For decades, the construction industry had to work with vital but hard-to-capture survey data. It was relatively expensive to produce. Its outputs often had to be interpreted by experts with the knowledge to translate complex data.
But using drones in construction has changed the way sites work because they provide an alternative capture method for accurate site data.
“It no longer has to be hard to know what’s happening on your construction site,” said Propeller Co-founder Francis Vierboom.
Construction is beginning to harness the power of drones
When looking at early adoption in the industry and what this new tool was used for, imagery comes first.
“Using drones in construction was a really useful way to quickly and cheaply create a visual of your site. For many years, people paid thousands of dollars to capture their site in order to have a comprehensive view of what was happening,” Vierboom added. The drone’s more advanced uses came with time and trust.
Early adoption of drones in construction meant better site visuals
At almost every site office, there’s a map on the wall of the whole project. These straightforward visuals are important for everyone—from site orientation to safety briefings.
“It helps everyone quickly see where things are and how the design relates to what’s happening on the ground today,” said Vierboom. “And simply making it affordable to capture that visual of what’s happening has been the first and still really important upgrade to what construction teams get out of drone technology.”
But that utility is already changing.
In the near future, it’s not just going to be the map that people have a meeting around. The data used to make it is a source of real insight and analysis.
Commercial drones have paved the way for sites to gather accurate quantities more frequently. This has built a much-needed empirical basis for site reporting, measurements, and budgets.
Survey reporting, progress reporting, and productivity insights are the new phase that accurate drone-captured data is impacting. It’s what businesses are getting serious about.
“The ability to get real reporting insights from your site as often as you want is going to have a transformational effect on how teams work together on a construction site,” Vierboom noted.
The commercial drones used in construction are improving faster than ever
With widespread adoption of drone solutions in the construction industry, we’re seeing the technology itself improve likewise.
In 2018, DJI released its Phantom 4 RTK drone (P4RTK) , a RTK version of its hugely popular Phantom 4 Pro drone. Real-time kinematic (RTK) processing on a drone records GPS information and geotags images as they’re captured during flight.
“Today, there are great rovers and cameras on the market. DJI has put those technologies into a flying robot: the Phantom 4 RTK, which costs about $10K,” said Propeller CEO and Co-founder Rory San Miguel. “They take photos as good as a $500 camera and GPS as good as a $20,000 piece of equipment, while flying 400 feet in the air.”
Guaranteed accuracy spurs automatic data capture
“The more accurate the data, the more useful it becomes. And the more useful it becomes, the more it gets captured,” San Miguel said.
This cycle brings about a new problem: capturing data often enough. While someone can fly multiple times a day with more than one team on site, once per day is the reasonable maximum for a single team.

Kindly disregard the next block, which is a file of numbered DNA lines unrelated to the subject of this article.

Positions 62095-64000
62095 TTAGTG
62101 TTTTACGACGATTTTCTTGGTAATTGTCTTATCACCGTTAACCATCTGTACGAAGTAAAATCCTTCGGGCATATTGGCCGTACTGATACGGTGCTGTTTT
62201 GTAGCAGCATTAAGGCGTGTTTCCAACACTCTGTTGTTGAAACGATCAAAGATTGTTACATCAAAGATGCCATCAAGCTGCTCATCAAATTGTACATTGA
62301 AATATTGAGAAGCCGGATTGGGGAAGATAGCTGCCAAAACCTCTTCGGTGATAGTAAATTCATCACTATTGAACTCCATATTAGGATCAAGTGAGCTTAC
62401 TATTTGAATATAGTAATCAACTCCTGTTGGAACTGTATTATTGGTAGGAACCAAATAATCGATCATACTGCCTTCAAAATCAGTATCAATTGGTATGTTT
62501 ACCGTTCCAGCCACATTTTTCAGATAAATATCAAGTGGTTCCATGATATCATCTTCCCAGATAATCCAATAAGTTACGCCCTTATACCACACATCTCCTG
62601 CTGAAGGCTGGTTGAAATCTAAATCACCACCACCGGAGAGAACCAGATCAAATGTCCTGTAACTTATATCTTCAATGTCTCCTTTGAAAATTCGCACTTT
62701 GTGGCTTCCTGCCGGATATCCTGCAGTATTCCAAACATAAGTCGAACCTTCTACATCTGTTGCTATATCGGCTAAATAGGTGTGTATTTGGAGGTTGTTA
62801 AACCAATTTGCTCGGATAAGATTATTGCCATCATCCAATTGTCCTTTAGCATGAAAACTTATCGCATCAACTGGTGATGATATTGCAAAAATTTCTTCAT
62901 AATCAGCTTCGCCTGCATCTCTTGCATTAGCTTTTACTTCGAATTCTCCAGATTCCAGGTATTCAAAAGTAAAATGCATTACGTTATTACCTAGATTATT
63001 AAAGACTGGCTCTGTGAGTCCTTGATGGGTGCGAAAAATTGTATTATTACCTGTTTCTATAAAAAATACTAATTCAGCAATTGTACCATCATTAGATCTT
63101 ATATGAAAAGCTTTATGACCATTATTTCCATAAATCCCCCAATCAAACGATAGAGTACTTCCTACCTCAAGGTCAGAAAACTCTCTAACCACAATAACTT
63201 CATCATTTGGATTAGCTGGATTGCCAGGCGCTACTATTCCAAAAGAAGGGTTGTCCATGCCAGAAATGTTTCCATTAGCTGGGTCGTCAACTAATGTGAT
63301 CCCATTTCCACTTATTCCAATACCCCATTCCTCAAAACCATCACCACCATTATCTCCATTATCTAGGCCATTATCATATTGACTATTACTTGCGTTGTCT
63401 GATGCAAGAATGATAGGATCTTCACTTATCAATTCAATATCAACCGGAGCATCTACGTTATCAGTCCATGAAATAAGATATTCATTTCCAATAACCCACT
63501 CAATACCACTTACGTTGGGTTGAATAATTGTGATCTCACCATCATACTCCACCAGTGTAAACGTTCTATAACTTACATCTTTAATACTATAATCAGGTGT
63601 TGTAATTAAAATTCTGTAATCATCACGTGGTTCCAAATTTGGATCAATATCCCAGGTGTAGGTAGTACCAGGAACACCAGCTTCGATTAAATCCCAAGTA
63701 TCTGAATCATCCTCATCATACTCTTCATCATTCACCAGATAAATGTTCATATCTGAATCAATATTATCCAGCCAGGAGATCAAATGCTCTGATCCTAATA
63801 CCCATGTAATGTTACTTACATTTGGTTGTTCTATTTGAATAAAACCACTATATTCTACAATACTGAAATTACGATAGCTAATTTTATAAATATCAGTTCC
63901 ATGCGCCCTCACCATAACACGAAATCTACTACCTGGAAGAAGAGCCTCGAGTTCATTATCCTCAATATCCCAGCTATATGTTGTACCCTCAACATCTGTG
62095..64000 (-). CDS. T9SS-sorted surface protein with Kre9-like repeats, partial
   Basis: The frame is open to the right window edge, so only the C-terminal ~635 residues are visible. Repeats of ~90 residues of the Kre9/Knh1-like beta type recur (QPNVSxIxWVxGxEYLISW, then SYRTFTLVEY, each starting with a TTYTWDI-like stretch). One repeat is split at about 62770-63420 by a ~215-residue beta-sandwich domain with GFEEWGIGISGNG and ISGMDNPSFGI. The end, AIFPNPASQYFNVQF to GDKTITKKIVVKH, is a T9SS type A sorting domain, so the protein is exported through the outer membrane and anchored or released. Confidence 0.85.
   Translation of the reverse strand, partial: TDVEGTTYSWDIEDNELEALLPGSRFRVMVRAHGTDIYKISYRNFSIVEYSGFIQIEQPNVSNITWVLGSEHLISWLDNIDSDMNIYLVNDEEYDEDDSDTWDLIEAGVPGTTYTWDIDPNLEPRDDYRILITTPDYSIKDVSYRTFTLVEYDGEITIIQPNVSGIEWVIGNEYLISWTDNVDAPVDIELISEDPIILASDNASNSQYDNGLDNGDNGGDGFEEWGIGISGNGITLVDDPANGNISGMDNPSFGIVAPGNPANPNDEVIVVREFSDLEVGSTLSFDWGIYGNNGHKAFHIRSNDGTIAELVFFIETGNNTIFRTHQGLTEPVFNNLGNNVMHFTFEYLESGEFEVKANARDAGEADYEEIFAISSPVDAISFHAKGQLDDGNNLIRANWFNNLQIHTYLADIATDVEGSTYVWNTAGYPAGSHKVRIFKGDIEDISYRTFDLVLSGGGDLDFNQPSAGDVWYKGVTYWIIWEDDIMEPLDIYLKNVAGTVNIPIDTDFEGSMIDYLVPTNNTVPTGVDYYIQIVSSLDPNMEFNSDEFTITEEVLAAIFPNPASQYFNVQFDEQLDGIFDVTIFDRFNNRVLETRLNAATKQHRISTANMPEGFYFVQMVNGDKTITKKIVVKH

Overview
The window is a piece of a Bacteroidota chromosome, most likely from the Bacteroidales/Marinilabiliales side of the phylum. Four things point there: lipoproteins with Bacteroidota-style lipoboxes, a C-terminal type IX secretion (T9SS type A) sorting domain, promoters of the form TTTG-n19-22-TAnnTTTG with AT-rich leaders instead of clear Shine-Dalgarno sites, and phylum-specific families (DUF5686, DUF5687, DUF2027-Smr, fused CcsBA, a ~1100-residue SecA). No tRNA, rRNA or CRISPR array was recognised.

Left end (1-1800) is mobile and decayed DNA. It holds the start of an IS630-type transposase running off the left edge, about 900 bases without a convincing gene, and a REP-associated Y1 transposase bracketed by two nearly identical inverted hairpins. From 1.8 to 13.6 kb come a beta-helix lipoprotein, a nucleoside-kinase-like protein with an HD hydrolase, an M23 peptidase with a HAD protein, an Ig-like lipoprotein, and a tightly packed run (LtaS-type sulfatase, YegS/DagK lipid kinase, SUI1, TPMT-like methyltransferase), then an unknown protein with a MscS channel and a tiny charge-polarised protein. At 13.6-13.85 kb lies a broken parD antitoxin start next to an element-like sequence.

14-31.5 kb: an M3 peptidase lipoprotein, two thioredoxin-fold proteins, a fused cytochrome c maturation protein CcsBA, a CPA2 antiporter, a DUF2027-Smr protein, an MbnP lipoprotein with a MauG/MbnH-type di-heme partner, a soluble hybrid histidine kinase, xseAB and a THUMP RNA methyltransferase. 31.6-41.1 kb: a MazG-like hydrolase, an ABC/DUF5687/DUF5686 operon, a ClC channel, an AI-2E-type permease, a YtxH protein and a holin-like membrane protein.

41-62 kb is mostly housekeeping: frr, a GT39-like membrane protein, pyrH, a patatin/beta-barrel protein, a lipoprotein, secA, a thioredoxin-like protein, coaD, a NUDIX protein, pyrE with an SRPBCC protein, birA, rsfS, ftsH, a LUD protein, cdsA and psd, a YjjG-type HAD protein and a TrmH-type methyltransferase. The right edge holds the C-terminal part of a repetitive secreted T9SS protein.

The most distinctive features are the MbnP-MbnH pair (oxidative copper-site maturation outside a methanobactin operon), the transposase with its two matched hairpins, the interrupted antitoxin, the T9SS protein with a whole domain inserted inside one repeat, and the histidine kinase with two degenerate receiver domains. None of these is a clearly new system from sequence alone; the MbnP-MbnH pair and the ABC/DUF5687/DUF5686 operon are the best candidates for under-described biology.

A potential solution would be fully automated drone surveying of construction worksites. However, while the hardware and tech might be there for this solution in coming years, regulations will not.
The other side of this data deluge is a corresponding ramp-up of data analysis. Companies are laying the foundations of automated data analysis today.
Digitize to take the first step in closing the productivity gap
Digitization is not only a fix for lagging productivity and closing that $1.6 trillion gap, it’s the first and imperative step towards the AI-powered and autonomous-machine future.
“Whenever sufficient information can be quantified, modern statistical methods will outperform an individual or small group of people every time,” according to the Harvard Business Review.
This rings especially true when it comes to long-term insights and unstructured data.
What the construction industry is realizing is that it has a lot of data and a lot of different kinds of data. So-called “big data,” however, doesn’t erase the need for human insight. These are simply better tools to do the job. Just as the cost of surveying data falling means more work for surveyors, so too does big data mean construction professionals will be able to do their jobs better.
While improving work today, prepare for advanced data collection and analysis
To succeed, the industry needs to be as smart and prepared as possible, both before and during a job. Data visualization and analytics platforms are the first leap into digitization.
Having one place for storing all your site data and analytics means you can use it to improve productivity today and have data codified for tomorrow’s tech.
“The exponential rate at which companies are collecting data has increased the need for easy visualization and the ability to analyze and act on the big volumes of data,” according to Forbes.
But better data management is not just an abstract exercise in preparing for some future change. Today, half of all construction professionals still manually prepare and process daily reports, while 40% of companies are still using paper plans for their jobs.
Those inhibitors to increased productivity can be changed now, and doing so also prepares a company for better data management down the line.